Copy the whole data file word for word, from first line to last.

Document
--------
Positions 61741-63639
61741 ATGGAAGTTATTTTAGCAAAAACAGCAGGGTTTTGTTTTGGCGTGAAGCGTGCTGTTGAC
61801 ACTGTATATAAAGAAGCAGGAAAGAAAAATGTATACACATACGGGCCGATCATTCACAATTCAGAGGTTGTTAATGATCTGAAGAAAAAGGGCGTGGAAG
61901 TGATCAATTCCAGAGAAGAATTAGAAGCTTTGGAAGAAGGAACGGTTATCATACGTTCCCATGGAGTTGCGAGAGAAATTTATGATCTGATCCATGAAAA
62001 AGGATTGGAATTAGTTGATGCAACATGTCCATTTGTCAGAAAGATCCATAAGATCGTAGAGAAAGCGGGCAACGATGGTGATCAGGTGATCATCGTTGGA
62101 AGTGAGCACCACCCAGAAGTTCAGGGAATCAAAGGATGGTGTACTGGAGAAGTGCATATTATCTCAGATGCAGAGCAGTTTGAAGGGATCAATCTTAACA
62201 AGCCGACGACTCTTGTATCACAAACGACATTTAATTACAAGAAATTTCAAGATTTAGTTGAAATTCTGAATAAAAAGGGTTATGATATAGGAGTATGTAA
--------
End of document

Positions 61741-63639
61741 ATGGAAGTTATTTTAGCAAAAACAGCAGGGTTTTGTTTTGGCGTGAAGCGTGCTGTTGAC
61801 ACTGTATATAAAGAAGCAGGAAAGAAAAATGTATACACATACGGGCCGATCATTCACAATTCAGAGGTTGTTAATGATCTGAAGAAAAAGGGCGTGGAAG
61901 TGATCAATTCCAGAGAAGAATTAGAAGCTTTGGAAGAAGGAACGGTTATCATACGTTCCCATGGAGTTGCGAGAGAAATTTATGATCTGATCCATGAAAA
62001 AGGATTGGAATTAGTTGATGCAACATGTCCATTTGTCAGAAAGATCCATAAGATCGTAGAGAAAGCGGGCAACGATGGTGATCAGGTGATCATCGTTGGA
62101 AGTGAGCACCACCCAGAAGTTCAGGGAATCAAAGGATGGTGTACTGGAGAAGTGCATATTATCTCAGATGCAGAGCAGTTTGAAGGGATCAATCTTAACA
62201 AGCCGACGACTCTTGTATCACAAACGACATTTAATTACAAGAAATTTCAAGATTTAGTTGAAATTCTGAATAAAAAGGGTTATGATATAGGAGTATGTAA